A review on PPROM (Preterm Prelabour Rupture of Membranes) and early onset neonatal sepsis and role of inflammatory markers in diagnosis of maternal and neonatal infection

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Journal of Critical Reviews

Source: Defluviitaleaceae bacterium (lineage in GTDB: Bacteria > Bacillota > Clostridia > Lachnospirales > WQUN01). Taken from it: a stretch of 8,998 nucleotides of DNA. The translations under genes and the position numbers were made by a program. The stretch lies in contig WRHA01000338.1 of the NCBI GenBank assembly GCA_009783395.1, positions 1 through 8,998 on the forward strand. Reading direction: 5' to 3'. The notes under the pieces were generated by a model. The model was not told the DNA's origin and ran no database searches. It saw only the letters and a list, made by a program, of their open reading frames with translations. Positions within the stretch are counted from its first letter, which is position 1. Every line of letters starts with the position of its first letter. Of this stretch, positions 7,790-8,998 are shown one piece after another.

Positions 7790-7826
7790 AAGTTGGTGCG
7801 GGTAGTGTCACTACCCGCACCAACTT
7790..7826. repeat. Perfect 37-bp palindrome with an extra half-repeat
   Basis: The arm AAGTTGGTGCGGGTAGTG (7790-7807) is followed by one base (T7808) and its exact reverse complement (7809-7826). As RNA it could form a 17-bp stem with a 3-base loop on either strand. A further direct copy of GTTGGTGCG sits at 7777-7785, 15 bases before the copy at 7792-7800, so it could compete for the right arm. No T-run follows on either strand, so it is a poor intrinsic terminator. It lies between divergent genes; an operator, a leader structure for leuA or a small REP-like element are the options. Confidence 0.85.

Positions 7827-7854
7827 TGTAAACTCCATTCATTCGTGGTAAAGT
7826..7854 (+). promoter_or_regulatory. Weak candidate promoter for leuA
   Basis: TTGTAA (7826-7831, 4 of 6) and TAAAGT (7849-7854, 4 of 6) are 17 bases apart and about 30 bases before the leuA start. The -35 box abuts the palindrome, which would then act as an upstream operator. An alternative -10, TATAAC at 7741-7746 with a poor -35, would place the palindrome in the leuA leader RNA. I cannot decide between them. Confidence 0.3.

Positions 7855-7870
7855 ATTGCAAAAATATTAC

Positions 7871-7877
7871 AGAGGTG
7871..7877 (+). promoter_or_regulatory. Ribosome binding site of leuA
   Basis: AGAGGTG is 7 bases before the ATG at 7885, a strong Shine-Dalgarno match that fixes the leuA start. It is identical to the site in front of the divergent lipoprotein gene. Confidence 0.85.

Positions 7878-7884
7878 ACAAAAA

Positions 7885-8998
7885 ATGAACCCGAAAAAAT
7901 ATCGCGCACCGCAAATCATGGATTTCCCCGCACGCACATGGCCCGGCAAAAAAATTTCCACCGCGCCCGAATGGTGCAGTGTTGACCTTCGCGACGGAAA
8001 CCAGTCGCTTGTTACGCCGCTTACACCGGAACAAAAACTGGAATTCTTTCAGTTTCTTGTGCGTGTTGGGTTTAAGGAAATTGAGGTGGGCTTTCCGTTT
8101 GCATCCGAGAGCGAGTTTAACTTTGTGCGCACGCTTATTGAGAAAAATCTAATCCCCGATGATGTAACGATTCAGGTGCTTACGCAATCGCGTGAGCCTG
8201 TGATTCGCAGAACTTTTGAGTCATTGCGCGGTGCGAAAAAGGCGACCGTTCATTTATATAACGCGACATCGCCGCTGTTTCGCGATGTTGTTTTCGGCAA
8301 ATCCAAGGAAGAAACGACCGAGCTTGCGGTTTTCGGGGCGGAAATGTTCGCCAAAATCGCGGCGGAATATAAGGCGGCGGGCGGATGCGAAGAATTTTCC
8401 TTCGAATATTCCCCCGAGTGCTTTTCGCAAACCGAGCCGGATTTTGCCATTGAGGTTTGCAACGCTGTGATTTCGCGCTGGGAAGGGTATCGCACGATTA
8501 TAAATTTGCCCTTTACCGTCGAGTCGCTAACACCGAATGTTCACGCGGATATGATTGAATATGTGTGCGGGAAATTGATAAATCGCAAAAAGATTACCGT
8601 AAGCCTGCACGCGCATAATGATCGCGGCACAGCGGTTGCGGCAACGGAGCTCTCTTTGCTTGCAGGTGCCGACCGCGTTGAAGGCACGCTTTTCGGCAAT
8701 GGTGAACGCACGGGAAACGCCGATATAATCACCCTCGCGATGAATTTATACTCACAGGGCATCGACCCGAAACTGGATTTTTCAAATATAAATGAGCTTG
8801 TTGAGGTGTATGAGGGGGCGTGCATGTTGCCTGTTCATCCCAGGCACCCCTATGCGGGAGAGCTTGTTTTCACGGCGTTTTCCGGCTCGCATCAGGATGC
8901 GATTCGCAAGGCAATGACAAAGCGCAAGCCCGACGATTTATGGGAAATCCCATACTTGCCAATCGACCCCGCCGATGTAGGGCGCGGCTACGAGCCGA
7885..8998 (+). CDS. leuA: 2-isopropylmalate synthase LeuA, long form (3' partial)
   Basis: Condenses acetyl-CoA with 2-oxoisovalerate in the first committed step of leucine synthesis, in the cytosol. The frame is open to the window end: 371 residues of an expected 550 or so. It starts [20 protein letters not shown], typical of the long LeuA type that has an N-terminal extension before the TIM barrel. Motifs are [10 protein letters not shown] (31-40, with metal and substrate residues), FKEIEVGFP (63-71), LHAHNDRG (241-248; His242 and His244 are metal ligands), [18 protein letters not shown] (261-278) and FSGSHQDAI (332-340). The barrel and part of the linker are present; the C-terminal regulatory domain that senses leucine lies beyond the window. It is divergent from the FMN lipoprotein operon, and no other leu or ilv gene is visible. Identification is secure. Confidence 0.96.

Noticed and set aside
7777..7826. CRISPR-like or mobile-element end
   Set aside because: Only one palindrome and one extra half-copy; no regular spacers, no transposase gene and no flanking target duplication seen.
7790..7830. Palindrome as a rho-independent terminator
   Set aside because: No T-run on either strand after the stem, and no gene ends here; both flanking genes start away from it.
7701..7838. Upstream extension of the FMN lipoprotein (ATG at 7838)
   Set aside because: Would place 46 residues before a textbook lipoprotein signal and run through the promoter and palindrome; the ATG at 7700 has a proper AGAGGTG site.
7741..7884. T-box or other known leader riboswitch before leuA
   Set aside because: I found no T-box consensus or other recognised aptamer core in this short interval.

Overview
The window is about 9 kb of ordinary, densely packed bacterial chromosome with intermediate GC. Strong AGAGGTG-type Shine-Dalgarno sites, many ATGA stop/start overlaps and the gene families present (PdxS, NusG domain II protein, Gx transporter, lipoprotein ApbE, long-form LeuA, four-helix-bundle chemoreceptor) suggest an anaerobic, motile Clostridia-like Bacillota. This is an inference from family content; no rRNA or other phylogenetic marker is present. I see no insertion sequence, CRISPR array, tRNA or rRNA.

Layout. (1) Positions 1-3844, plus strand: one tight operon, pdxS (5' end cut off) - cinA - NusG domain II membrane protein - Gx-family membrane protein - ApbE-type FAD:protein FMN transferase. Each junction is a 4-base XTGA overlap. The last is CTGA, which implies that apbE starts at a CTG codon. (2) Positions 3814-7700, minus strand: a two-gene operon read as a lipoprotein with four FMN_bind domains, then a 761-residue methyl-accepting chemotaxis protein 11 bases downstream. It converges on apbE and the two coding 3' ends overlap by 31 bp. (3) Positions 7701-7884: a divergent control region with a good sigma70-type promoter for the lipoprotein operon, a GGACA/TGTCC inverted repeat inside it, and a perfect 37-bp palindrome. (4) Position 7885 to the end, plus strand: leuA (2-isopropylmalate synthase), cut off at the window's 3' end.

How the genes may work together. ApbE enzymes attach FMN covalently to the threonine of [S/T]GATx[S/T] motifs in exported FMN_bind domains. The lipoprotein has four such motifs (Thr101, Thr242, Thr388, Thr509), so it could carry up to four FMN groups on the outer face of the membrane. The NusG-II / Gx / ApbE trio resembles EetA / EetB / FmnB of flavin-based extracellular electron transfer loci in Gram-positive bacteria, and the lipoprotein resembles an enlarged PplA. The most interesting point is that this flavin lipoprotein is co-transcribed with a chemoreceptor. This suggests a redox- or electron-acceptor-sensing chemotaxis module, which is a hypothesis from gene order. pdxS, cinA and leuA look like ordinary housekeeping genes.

One of the major problems in obstetrics and neonatology till today is the occurrence of preterm births in spite of best possible antenatal care. Many preterm labour are due to PPROM (Prelabour Preterm Rupture of Membranes) where infection plays a major role. The neonatal morbidity and mortality is directly related to maternal infection and early-onset neonatal sepsis. Laboratory evaluation of various inflammatory markers such as TLC (total leucocyte count), ESR (Erythrocyte Sedimentation Rate), CRP (C-Reactive Protein) predict events such as maternal chorioamnionitis, neonatal sepsis with reasonable accuracy and hence are valuable tools in high dependency obstetric (HDU) and neonatal intensive care units (NICU). The following treatise mainly focusses on aetiopathogenesis, clinical features, haematological and biochemical parameters of maternal PPROM and neonatal sepsis. Understanding these factors will definitely prevent adverse maternal outcomes such as postpartum infections and puerperal sepsis and perinatal events such as stillbirth due to intrauterine foetal infection, preterm birth, neonatal sepsis, long term sequele of chronic lung disease and brain injury leading to cerebral palsy and other neurodevelopmental disabilities.



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